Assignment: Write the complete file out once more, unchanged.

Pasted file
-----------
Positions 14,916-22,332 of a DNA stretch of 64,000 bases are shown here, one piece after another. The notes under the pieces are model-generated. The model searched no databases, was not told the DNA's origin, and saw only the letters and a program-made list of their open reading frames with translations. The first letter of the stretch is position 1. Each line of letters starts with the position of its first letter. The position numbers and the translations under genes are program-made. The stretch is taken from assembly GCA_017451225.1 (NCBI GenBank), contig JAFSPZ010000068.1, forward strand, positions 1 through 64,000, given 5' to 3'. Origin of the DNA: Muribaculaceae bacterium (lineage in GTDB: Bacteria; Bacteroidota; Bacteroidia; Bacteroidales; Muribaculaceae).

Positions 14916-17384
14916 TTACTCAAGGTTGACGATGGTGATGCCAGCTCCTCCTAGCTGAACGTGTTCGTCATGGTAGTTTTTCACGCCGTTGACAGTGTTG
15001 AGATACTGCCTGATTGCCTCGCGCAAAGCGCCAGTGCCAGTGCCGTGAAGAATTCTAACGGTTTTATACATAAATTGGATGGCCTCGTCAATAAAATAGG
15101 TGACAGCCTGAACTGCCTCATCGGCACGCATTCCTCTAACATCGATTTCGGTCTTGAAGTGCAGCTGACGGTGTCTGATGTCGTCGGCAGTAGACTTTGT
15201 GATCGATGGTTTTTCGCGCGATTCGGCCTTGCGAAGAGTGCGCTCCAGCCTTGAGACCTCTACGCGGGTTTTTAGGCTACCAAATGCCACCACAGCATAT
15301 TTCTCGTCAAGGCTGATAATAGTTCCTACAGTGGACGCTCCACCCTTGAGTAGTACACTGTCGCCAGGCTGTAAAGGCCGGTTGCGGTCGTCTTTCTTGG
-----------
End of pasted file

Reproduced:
Positions 14,916-22,332 of a DNA stretch of 64,000 bases are shown here, one piece after another. The notes under the pieces are model-generated. The model searched no databases, was not told the DNA's origin, and saw only the letters and a program-made list of their open reading frames with translations. The first letter of the stretch is position 1. Each line of letters starts with the position of its first letter. The position numbers and the translations under genes are program-made. The stretch is taken from assembly GCA_017451225.1 (NCBI GenBank), contig JAFSPZ010000068.1, forward strand, positions 1 through 64,000, given 5' to 3'. Origin of the DNA: Muribaculaceae bacterium (lineage in GTDB: Bacteria; Bacteroidota; Bacteroidia; Bacteroidales; Muribaculaceae).

Positions 14916-17384
14916 TTACTCAAGGTTGACGATGGTGATGCCAGCTCCTCCTAGCTGAACGTGTTCGTCATGGTAGTTTTTCACGCCGTTGACAGTGTTG
15001 AGATACTGCCTGATTGCCTCGCGCAAAGCGCCAGTGCCAGTGCCGTGAAGAATTCTAACGGTTTTATACATAAATTGGATGGCCTCGTCAATAAAATAGG
15101 TGACAGCCTGAACTGCCTCATCGGCACGCATTCCTCTAACATCGATTTCGGTCTTGAAGTGCAGCTGACGGTGTCTGATGTCGTCGGCAGTAGACTTTGT
15201 GATCGATGGTTTTTCGCGCGATTCGGCCTTGCGAAGAGTGCGCTCCAGCCTTGAGACCTCTACGCGGGTTTTTAGGCTACCAAATGCCACCACAGCATAT
15301 TTCTCGTCAAGGCTGATAATAGTTCCTACAGTGGACGCTCCACCCTTGAGTAGTACACTGTCGCCAGGCTGTAAAGGCCGGTTGCGGTCGTCTTTCTTGG